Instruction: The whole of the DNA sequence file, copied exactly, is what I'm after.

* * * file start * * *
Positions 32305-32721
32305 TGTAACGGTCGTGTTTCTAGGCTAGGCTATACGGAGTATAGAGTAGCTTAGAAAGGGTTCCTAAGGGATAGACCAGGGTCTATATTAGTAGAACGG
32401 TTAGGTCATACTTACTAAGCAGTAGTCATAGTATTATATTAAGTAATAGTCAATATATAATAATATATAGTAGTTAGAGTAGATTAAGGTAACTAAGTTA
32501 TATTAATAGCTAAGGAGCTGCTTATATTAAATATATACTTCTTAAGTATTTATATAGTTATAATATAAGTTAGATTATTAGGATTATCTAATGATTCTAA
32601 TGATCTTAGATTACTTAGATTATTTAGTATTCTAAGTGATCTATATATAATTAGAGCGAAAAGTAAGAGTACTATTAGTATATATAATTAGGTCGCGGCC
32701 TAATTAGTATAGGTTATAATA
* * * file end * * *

Positions 32305-32721
32305 TGTAACGGTCGTGTTTCTAGGCTAGGCTATACGGAGTATAGAGTAGCTTAGAAAGGGTTCCTAAGGGATAGACCAGGGTCTATATTAGTAGAACGG
32401 TTAGGTCATACTTACTAAGCAGTAGTCATAGTATTATATTAAGTAATAGTCAATATATAATAATATATAGTAGTTAGAGTAGATTAAGGTAACTAAGTTA
32501 TATTAATAGCTAAGGAGCTGCTTATATTAAATATATACTTCTTAAGTATTTATATAGTTATAATATAAGTTAGATTATTAGGATTATCTAATGATTCTAA
32601 TGATCTTAGATTACTTAGATTATTTAGTATTCTAAGTGATCTATATATAATTAGAGCGAAAAGTAAGAGTACTATTAGTATATATAATTAGGTCGCGGCC
32701 TAATTAGTATAGGTTATAATA